Deep Sequencing of B Cell Receptor Repertoires From COVID-19 Patients Reveals Strong Convergent Immune Signatures
Galson, Jacob D.
Bashford-Rogers, Rachael J. M.
Raybould, Matthew I. J.
Kilpatrick, Gavin J.
Finch, Donna K.
James, Louisa K.
Lee, Wing-Yiu Jason
Deane, Charlotte M.
Pennington, Daniel J.
Frontiers in Immunology
Frontiers Media S.A.
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Galson, J. D., Schaetzle, S., Bashford-Rogers, R. J. M., Raybould, M. I. J., Kovaltsuk, A., Kilpatrick, G. J., Minter, R., et al. (2020). Deep Sequencing of B Cell Receptor Repertoires From COVID-19 Patients Reveals Strong Convergent Immune Signatures. Frontiers in Immunology, 11 https://doi.org/10.3389/fimmu.2020.605170
Deep sequencing of B cell receptor (BCR) heavy chains from a cohort of 31 COVID-19 patients from the UK reveals a stereotypical naive immune response to SARS-CoV-2 which is consistent across patients. Clonal expansion of the B cell population is also observed and may be the result of memory bystander effects. There was a strong convergent sequence signature across patients, and we identified 1,254 clonotypes convergent between at least four of the COVID-19 patients, but not present in healthy controls or individuals following seasonal influenza vaccination. A subset of the convergent clonotypes were homologous to known SARS and SARS-CoV-2 spike protein neutralizing antibodies. Convergence was also demonstrated across wide geographies by comparison of data sets between patients from UK, USA, and China, further validating the disease association and consistency of the stereotypical immune response even at the sequence level. These convergent clonotypes provide a resource to identify potential therapeutic and prophylactic antibodies and demonstrate the potential of BCR profiling as a tool to help understand patient responses.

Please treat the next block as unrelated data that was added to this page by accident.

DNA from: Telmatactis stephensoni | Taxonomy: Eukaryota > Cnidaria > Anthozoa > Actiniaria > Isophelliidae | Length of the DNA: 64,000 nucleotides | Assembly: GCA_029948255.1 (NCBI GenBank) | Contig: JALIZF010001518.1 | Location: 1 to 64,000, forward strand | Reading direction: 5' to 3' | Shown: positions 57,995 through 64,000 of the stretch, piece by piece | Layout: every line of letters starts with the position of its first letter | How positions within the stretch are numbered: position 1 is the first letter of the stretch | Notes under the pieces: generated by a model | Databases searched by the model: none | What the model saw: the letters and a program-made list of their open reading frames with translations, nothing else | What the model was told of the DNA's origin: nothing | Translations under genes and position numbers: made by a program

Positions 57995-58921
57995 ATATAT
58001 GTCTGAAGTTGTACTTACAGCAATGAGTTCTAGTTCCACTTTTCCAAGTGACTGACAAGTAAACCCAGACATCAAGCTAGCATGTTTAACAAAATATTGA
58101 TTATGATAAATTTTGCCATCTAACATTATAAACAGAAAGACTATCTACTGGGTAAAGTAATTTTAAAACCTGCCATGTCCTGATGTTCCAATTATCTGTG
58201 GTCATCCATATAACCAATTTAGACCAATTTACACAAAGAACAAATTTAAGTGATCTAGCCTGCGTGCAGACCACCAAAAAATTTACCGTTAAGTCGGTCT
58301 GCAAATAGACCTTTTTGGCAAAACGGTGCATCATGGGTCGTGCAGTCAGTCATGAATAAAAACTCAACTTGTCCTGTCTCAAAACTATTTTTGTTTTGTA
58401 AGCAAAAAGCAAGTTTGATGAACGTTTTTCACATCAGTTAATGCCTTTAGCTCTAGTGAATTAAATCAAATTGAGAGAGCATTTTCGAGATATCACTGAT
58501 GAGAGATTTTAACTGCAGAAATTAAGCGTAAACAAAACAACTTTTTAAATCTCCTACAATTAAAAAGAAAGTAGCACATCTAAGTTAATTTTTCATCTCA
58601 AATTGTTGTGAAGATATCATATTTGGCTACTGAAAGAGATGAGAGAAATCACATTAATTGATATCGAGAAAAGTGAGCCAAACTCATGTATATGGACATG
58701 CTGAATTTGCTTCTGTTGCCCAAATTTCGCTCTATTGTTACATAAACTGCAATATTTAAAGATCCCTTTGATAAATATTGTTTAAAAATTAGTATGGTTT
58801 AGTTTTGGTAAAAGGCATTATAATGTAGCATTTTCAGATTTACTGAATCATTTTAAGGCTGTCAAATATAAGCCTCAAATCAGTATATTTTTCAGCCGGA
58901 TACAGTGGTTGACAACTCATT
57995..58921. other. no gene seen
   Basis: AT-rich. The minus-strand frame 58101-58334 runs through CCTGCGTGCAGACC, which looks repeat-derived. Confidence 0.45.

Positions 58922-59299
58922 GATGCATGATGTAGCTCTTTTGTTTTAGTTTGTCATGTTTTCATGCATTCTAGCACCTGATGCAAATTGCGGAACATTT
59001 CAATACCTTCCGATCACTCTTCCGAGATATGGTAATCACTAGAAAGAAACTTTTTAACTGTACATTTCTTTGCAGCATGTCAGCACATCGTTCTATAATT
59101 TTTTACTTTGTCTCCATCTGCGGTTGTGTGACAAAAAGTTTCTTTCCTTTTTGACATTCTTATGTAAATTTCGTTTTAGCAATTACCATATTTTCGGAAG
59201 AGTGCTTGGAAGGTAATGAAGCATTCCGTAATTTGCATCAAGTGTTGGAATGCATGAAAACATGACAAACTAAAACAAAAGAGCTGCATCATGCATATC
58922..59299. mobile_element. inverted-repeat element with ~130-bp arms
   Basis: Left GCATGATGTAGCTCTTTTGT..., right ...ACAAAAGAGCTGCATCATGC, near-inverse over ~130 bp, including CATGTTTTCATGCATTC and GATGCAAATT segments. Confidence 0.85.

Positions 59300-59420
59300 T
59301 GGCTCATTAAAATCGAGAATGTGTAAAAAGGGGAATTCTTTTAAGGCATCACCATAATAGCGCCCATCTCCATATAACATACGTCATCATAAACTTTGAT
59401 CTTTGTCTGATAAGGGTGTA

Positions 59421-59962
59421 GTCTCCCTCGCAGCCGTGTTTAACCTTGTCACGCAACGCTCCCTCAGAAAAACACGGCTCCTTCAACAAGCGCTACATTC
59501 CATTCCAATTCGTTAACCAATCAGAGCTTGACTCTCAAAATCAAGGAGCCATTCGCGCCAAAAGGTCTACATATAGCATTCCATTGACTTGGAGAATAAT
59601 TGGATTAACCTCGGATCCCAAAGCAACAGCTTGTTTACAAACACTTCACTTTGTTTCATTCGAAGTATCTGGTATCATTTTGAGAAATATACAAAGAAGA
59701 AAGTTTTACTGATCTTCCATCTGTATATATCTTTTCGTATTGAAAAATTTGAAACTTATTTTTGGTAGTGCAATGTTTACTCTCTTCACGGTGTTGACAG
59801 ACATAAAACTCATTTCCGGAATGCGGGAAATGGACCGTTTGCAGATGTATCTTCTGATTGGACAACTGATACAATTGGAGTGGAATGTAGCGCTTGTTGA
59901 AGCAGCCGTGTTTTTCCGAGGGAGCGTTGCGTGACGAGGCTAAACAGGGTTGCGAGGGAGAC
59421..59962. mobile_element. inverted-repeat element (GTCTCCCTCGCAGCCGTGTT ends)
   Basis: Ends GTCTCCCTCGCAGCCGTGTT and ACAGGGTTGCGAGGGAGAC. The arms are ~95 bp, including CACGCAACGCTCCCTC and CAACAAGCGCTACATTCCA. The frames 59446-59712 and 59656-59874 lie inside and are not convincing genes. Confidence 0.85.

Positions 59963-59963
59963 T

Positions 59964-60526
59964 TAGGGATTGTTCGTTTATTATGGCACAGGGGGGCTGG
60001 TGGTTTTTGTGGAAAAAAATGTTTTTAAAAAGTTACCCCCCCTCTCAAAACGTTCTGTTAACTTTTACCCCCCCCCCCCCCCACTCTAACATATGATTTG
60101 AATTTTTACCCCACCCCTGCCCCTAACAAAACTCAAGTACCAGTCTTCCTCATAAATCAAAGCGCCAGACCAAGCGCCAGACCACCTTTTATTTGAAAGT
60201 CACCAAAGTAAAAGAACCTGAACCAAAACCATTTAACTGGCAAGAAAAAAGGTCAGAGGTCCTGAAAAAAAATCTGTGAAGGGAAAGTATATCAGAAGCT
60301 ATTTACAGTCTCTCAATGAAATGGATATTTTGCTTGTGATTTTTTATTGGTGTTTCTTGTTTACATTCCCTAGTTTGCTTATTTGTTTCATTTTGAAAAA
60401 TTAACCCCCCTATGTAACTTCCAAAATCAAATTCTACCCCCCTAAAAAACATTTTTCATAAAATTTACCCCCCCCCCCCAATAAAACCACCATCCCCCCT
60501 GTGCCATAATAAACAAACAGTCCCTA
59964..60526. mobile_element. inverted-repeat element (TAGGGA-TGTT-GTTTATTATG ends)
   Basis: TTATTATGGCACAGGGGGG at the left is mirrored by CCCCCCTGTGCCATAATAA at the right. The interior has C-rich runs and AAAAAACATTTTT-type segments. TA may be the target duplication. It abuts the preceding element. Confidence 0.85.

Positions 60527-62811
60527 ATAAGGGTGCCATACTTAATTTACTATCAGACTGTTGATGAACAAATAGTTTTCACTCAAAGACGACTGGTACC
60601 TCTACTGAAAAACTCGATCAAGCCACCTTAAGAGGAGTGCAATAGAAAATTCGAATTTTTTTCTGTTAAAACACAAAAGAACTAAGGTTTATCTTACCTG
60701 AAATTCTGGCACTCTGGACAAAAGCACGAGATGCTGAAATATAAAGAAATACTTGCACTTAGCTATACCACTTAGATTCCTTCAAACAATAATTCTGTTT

Immunology, COVID-19, SARS-CoV-2, B-cell repertoire, BCR, antibody, convergence
External DOI: https://doi.org/10.3389/fimmu.2020.605170
This record's URL: https://www.repository.cam.ac.uk/handle/1810/315628
Attribution 4.0 International (CC BY 4.0)
Licence URL: https://creativecommons.org/licenses/by/4.0/